On the stairs, there are squares and rectangles of pink, orange, green and purple, while in the kitchen two alcoves are painted in contrasting shades of purple and green. "We just try it and see what happens," says Victoria. "The idea is that as you look through the house, you get glimpses of colour, but I am also very aware of the way the different colours reflect light onto the white walls around them."
This awareness of context - the way in which a particular colour interacts with its surroundings - is an essential part of using colour successfully in the home, according to Jamwal. "You should never view a colour in isolation, but in association. This is where people go wrong. They come in with a swatch of colour for us to match, but it doesn't work when they put it on their walls."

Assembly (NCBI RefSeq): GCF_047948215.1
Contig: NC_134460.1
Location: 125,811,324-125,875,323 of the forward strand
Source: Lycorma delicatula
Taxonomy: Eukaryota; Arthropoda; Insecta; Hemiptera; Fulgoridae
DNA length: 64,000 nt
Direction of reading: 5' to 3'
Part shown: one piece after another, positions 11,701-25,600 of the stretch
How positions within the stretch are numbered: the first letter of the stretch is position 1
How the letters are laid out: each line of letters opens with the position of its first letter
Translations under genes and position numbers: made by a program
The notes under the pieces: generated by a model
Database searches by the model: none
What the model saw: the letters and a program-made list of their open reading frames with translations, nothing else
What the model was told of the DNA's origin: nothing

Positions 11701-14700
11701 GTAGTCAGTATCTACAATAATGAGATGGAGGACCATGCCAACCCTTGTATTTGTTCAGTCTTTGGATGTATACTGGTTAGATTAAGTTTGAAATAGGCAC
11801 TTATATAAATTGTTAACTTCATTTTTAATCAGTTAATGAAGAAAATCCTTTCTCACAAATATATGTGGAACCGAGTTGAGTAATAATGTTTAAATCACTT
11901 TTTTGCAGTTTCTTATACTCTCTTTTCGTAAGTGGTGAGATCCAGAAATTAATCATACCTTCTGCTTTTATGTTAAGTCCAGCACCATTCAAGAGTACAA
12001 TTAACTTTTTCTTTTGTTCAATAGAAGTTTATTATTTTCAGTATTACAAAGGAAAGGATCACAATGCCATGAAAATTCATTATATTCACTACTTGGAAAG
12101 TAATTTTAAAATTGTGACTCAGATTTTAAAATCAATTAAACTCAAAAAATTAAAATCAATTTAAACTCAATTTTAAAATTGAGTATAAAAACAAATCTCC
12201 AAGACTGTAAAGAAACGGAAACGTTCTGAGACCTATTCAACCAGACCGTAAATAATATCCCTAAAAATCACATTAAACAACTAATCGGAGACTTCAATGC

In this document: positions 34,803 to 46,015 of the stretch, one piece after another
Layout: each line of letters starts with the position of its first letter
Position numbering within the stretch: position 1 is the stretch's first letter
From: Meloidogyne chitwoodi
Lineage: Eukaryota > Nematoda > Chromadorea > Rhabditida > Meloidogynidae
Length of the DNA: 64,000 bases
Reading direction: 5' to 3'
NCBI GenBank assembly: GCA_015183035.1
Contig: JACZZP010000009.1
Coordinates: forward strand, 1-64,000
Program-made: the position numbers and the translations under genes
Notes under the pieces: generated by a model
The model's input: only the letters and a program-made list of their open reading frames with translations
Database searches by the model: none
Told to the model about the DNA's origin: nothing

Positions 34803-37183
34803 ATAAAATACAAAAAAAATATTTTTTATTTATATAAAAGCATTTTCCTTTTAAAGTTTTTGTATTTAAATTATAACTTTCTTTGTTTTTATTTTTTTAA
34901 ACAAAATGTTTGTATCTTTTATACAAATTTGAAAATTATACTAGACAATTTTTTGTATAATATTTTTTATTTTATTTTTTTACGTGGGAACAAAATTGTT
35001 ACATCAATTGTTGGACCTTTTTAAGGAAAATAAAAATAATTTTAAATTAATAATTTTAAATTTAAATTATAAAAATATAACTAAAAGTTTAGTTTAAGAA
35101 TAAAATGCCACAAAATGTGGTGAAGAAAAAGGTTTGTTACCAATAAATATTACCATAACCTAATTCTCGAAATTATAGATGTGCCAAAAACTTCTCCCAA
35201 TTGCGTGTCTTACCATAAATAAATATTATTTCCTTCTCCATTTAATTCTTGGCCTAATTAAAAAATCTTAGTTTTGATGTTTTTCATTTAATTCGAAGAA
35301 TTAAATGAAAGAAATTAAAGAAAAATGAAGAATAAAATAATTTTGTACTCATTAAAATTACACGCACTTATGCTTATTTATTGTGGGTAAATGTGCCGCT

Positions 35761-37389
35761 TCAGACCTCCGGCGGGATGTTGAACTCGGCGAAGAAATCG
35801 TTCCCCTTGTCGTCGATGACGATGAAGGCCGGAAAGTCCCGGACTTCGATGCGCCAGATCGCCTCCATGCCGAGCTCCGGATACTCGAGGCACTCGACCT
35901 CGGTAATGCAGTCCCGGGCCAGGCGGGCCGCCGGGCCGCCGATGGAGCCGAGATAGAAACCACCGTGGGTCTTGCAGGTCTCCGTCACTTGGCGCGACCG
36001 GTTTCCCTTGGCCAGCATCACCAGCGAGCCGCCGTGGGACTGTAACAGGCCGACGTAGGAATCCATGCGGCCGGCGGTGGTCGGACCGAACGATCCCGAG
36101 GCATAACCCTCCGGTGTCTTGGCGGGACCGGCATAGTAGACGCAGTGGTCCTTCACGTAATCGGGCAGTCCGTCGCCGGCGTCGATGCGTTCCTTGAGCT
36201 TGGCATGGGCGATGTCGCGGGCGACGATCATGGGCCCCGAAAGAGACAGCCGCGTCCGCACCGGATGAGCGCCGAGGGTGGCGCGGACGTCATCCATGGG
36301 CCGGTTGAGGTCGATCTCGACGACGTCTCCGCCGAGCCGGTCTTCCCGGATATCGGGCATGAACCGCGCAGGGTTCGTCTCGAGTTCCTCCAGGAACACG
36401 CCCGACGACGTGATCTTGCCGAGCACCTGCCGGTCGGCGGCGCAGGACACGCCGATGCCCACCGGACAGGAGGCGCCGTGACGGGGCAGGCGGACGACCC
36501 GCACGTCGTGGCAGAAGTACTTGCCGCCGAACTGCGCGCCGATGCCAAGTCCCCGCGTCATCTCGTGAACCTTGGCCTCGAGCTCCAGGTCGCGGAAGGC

Similarly, it is wrong to assume colours that work in one setting will do so out of context - think of the vivid fuchsias of India or the rich blues and greens of North Africa, which rarely have the same impact in the cooler British light.
That said, Jamwal believes that colour should be fun. John Oliver's paints, which have enjoyed a cult following with everyone from society decorators to pop stars since the company started in the Sixties, have always played for laughs, with names like Purple Heart, Kinky Pink, Golders Green, Dorian Grey, and Psychedahlia (vibrant yellow). Give us a go, they seem to say, and see what happens.
As Jamwal explains, "At the end of the day, decorating should be a happy experience."Reuse content